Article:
Are the Bride of Christ and the New Jerusalem the same?
The question arises from the following two passages in Revelation:
Rev. 3:12 Him who overcomes I will make a pillar in the temple of my God. Never again will he leave it. I will write on him the name of my God and the name of the city of my God, the new Jerusalem, which is coming down out of heaven from my God; and I will also write on him my new name.
Rev. 21:2 I saw the Holy City, the new Jerusalem, coming down out of heaven from God, prepared as a bride beautifully dressed for her husband.
The word “city” often elicits images of crowded streets and clustered buildings, as when we hear the word “church” and picture buildings with sanctuaries and steeples. But in both cases, the principle idea behind the terms is the people within, rather than the structures that accommodate the people. After all, what would a city or a church be without people?
That being said, the Greek word used here for “city” is “polis,” which pictures a clearly defined town or city with walls. The New Jerusalem is presented in both the Old and New Testaments as city in terms of a physical location and as the people who populate it.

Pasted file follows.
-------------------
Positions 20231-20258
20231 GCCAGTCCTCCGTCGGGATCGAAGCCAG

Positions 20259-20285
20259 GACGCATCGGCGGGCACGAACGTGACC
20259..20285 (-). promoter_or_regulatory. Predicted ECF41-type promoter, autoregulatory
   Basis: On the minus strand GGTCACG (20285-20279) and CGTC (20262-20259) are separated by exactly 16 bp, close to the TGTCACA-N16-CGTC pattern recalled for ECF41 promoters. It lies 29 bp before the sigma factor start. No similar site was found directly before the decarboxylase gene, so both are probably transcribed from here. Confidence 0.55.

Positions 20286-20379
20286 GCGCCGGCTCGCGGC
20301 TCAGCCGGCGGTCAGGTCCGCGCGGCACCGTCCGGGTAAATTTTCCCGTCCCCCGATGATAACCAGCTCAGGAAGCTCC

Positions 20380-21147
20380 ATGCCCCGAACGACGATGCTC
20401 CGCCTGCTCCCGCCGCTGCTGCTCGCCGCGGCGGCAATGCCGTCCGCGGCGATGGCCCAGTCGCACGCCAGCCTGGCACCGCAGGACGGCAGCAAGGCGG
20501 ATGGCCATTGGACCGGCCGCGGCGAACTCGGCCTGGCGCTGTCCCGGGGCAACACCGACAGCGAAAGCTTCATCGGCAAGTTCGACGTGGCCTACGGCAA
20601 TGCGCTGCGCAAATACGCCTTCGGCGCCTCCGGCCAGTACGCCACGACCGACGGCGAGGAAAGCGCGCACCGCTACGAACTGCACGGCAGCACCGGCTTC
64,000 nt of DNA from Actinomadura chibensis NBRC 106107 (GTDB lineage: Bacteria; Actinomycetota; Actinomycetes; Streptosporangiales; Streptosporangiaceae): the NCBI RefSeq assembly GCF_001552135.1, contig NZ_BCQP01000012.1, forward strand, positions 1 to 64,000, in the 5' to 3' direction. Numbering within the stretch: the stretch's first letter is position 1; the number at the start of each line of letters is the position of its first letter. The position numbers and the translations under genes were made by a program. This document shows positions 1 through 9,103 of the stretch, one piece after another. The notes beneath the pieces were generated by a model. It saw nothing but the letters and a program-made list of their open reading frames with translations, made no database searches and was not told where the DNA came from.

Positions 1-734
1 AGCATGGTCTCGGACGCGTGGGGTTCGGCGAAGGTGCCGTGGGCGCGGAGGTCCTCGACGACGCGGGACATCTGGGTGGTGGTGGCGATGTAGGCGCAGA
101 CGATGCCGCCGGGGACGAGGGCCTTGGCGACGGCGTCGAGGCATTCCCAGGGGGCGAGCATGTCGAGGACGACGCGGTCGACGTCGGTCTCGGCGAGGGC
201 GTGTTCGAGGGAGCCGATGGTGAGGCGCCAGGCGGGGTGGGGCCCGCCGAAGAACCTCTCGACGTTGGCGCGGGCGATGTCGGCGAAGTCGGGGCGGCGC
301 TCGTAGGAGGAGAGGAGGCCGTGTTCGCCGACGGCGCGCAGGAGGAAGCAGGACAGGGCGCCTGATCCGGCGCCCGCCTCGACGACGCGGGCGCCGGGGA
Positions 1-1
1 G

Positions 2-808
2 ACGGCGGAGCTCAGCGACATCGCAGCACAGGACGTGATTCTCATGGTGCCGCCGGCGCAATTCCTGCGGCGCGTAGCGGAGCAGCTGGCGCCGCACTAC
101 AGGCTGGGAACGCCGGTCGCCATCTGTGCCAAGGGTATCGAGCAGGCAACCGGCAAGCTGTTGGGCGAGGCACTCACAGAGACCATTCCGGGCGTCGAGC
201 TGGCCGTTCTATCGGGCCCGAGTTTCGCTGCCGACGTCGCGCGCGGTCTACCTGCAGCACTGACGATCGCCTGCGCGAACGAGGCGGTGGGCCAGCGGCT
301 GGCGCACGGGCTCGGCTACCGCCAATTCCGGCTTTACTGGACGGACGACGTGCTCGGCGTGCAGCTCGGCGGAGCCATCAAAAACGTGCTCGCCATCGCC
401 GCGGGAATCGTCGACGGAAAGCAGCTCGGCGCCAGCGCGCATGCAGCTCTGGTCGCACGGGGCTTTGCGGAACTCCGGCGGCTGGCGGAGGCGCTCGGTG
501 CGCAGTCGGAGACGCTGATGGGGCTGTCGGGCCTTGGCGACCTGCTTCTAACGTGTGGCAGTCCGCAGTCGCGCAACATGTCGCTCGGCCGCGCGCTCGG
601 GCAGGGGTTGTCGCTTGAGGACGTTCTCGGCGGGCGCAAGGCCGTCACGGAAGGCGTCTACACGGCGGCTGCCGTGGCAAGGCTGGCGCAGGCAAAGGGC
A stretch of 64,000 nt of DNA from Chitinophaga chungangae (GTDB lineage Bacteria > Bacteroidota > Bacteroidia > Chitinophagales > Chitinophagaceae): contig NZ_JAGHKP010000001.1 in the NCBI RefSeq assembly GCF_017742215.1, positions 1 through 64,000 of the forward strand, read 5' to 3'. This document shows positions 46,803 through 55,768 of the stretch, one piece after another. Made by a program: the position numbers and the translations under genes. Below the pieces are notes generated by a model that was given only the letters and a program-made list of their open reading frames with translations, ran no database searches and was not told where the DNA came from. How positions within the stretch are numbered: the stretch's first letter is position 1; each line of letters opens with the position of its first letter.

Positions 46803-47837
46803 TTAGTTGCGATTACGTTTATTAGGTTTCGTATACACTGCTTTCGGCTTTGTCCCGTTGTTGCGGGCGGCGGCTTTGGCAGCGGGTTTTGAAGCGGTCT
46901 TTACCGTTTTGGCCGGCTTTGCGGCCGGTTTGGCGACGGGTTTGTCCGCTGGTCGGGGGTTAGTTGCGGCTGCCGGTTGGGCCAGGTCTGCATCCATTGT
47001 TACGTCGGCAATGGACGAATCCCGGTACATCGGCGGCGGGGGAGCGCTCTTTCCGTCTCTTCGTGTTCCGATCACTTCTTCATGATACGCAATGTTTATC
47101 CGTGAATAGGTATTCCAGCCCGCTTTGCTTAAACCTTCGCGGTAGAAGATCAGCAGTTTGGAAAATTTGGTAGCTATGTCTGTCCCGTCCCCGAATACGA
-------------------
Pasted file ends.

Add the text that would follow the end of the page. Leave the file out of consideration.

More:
The New Jerusalem is not the same as the Jerusalem from which Jesus will reign on the earth during the Millennium. The Millennial Jerusalem will be built from earth’s resources brought in by the nations surviving Armageddon and the Lord’s return:
Is. 45:14 This is what the LORD says: “The products of Egypt and the merchandise of Cush, and those tall Sabeans—they will come over to you and will be yours; they will trudge behind you, coming over to you in chains. They will bow down before you and plead with you, saying, ‘Surely God is with you, and there is no other; there is no other god.’”
Is. 54:11 O afflicted city, lashed by storms and not comforted, I will build you with stones of turquoise, your foundations with sapphires.
The New Jerusalem, however, is described as coming down from God through the new heavens to the new earth (21:1), all of which follows the Millennial Reign of Christ, the defeat of Satan and the Great White Throne Judgment.
This is the city Abraham anticipated:
For he was looking forward to the city with foundations, whose architect and builder is God (Heb. 11:10).
This city is a “polis,” a physical location perfectly suited for the resurrected people of God:
…Therefore God is not ashamed to be called their God, for he has prepared a city for them (Heb. 11:16).
But the New Jerusalem is also the people who inhabit the city, the Bride of Christ:
But you have come to Mount Zion, to the heavenly Jerusalem, the city of the living God. You have come to thousands upon thousands of angels in joyful assembly, to the church of the firstborn, whose names are written in heaven (Heb. 12:22-23).